It's hard having our kids grow up and certain things that we love to do with them, they grow out of but as you say, new adventures are around the bend and they will be just as exciting.

Corine said...

That was great! I love how kids hold on to things and keep letting themselves be kids beyond the years we would expect them to. I have many such similar memories that melt my heart... thanks to wonderful kids. :)

Omgirl said...

I'm so relieved that he still wanted the bedtime stories. I was afraid your story would end badly. Hooray for childhood!

T said...

this is the kind of story that makes me hate that my kids are growing up so fast...

Cheeseboy said...

My guess is forever. But he won't admit it when he's 15.

I love telling stories too. My first graders usually would rather me tell them a story than read them a story. I am not sure that is a good thing, but it us sure more fun.

Natasha said...

How fun. Hopefully the stories last for a long while longer. Everybody loves a good story...

Vanessa said...

You do tell good stories!

Cherie said...

This is really quite touching and so neat. I know that, not only will you and Tanner always and forever have a wonderful bond, but he will never forget these stories.
You've added to his childhood by leaps and bounds.
Glad you came over to my blog to say "Hi" - I've seen you on several blogs I visit. I'm your newest follower!

Sara @ Domestically Challenged said...

That is perfect. You are correct, he is connected to you and wants your time. Stories will turn to memories and advice on life and the bond will stay.

Siggy said...

It is so endearing to see your friends children love you when you are single(assuming that you are, ha)...this post is also a sweet tribute to those cute little angels. Thank you!

Anonymous said...

He won't ever get tired of your stories...I didn't.

Yanet @ 3 Sun Kissed Boys said...

My bet is that even when the story telling ends, it will turn into perhaps late night conversations. It sounds like there is a bond for life between you two.

Can you teach me how to make sparkly, magic stars while story telling? My boys would love it so. :)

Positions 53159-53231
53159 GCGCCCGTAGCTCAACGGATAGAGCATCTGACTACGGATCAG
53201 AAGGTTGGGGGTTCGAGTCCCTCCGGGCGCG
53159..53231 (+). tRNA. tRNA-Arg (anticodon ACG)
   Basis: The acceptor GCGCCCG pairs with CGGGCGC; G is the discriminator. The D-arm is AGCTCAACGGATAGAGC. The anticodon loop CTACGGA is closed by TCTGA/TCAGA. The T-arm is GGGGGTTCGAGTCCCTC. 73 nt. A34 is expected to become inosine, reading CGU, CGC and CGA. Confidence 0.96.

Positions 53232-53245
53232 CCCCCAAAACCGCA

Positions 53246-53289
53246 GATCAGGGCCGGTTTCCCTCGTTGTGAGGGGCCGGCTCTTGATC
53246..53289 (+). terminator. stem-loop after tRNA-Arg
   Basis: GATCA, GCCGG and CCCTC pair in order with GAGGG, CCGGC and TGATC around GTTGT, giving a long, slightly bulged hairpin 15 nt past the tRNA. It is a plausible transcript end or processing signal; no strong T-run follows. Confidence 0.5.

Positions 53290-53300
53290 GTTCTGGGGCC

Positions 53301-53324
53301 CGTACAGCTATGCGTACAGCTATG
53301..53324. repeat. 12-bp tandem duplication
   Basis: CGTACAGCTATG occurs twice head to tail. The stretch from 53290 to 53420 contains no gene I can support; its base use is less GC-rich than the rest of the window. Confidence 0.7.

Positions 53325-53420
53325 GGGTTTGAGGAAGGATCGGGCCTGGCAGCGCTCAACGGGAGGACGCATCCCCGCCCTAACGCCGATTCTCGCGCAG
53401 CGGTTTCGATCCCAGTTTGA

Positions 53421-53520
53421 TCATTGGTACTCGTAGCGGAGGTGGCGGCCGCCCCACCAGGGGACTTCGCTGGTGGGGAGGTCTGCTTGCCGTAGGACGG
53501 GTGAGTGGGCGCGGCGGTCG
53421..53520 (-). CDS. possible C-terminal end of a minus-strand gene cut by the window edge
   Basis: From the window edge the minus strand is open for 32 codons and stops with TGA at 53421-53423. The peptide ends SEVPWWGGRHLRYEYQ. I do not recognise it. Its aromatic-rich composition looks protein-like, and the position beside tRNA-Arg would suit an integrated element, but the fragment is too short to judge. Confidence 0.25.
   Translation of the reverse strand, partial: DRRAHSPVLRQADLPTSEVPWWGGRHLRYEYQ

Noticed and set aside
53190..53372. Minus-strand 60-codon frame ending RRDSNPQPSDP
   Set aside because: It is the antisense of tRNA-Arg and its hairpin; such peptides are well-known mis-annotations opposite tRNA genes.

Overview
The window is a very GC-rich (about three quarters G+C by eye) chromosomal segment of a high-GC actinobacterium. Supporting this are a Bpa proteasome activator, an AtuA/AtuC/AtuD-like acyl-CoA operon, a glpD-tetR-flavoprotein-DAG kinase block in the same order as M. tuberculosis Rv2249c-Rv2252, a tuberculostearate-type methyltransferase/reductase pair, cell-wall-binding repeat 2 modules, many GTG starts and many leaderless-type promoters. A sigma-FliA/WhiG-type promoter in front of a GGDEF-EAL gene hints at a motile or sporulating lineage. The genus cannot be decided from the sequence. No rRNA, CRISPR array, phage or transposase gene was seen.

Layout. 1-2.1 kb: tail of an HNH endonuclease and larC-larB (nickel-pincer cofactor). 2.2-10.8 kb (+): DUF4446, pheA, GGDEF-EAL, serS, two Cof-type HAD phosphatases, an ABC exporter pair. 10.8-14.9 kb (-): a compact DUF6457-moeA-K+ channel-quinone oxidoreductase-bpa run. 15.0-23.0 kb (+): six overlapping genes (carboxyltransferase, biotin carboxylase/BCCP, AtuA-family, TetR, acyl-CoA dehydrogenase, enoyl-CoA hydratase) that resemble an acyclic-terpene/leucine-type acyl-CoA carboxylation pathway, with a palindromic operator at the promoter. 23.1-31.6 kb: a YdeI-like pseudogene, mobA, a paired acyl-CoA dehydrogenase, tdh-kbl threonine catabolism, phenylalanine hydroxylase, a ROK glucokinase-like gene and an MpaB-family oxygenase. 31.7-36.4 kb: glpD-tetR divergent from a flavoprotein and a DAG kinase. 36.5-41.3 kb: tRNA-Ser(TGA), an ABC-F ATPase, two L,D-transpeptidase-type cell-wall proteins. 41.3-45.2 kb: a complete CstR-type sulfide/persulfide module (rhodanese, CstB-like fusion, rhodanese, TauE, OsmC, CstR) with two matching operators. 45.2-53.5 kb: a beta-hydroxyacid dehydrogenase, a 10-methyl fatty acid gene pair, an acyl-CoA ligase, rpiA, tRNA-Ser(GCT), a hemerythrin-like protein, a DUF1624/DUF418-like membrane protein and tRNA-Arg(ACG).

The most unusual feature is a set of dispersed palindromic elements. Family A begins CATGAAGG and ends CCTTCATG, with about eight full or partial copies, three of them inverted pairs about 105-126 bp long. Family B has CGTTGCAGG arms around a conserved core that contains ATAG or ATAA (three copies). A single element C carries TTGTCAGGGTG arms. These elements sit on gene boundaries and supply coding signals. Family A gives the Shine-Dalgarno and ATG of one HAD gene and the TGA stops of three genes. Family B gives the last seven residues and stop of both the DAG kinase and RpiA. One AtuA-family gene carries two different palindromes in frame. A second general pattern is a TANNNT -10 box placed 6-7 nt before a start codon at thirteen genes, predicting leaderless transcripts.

Connie said...

The picture alone takes me to a place of pure imagination, excitement and adventure. You must have a gift for story telling. Have you thought of participating in the Timpanogos Storytelling Festival? You'd be surprised how many people who love those stories are over the age of 4! :D

tiburon said...

I am so bummed that glitter doesn't come out of my hands when I tell stories.

I am so glad he still wanted your stories too - I was getting worried there for a minute...

Richard & Natalie said...

I smell a book collaboration between you two; a "choose your own adventure" story sounds about right.

What a really sweet story and you know sparkly pictures are my favorite.

M-Cat said...

What a great tradition that he will surely carry on to his own kids.

My brother was like that. We would sleep outside and I would ask for a story and he would just create something until I fell asleep.

Fond memories!

Jenny said...

I love bed time stories. My son and I spend many nights reading together. I love that time as they settle under the covers await with such anticipation for the adventure to begin. I have not been creative enough to make up my own stories. We love to read them.

The photo is truly amazing.

Mamma has spoken said...

My adult sons tell me they miss bed-time story times too. My guess is never too.

Teachinfourth said...

Y - Sparkly stars just come with the territory…and Photoshop.

Hazen said...

As Tanner's mom I can say Tanner will never outgrow the bedtime stories! Although as another has pointed out I'm sure in the not too distant future he may not always admit to that :-) Jason you have such an amazing talent for telling these stories and you captivate their imaginations and hearts every time! They love to tell their friends about the stories and there have been so many times that we are driving somewhere and Tanner will look out the window and say something like, "look mom that looks like Mashed Potato Mountain!" It's pricless and I know he treasures it more than you will ever know. I think the tradition will continue for years to come as it has already started with Brayden and in a couple years I'm sure Kyle will join in on the bed for the stories as well. We look forward to many more stories and I LOVE the picture! We love ya!

Marnie said...

You have given this boy really happy memories. He will always remember you as being forever cool. The picture couldn't have been more perfect...bedazzling!

Serene is my name, not my life! said...

I love photoshop! It's my friend, even though I secretly think it hates me for being to cheap to upgrade to CS.

But I love when you write like this. So magical!

Amanda-The Nutritionist Reviews said...

Aww how cute!

I found you through Survey Junkie's Linkup! Have a great weekend.

Shannon said...

Every kid should have their own personal story teller/sharer - someone who is not their parent - someone who sees things in a completely different light from the child's day to day existence...someone who perceives things in magical modes....someone just like you.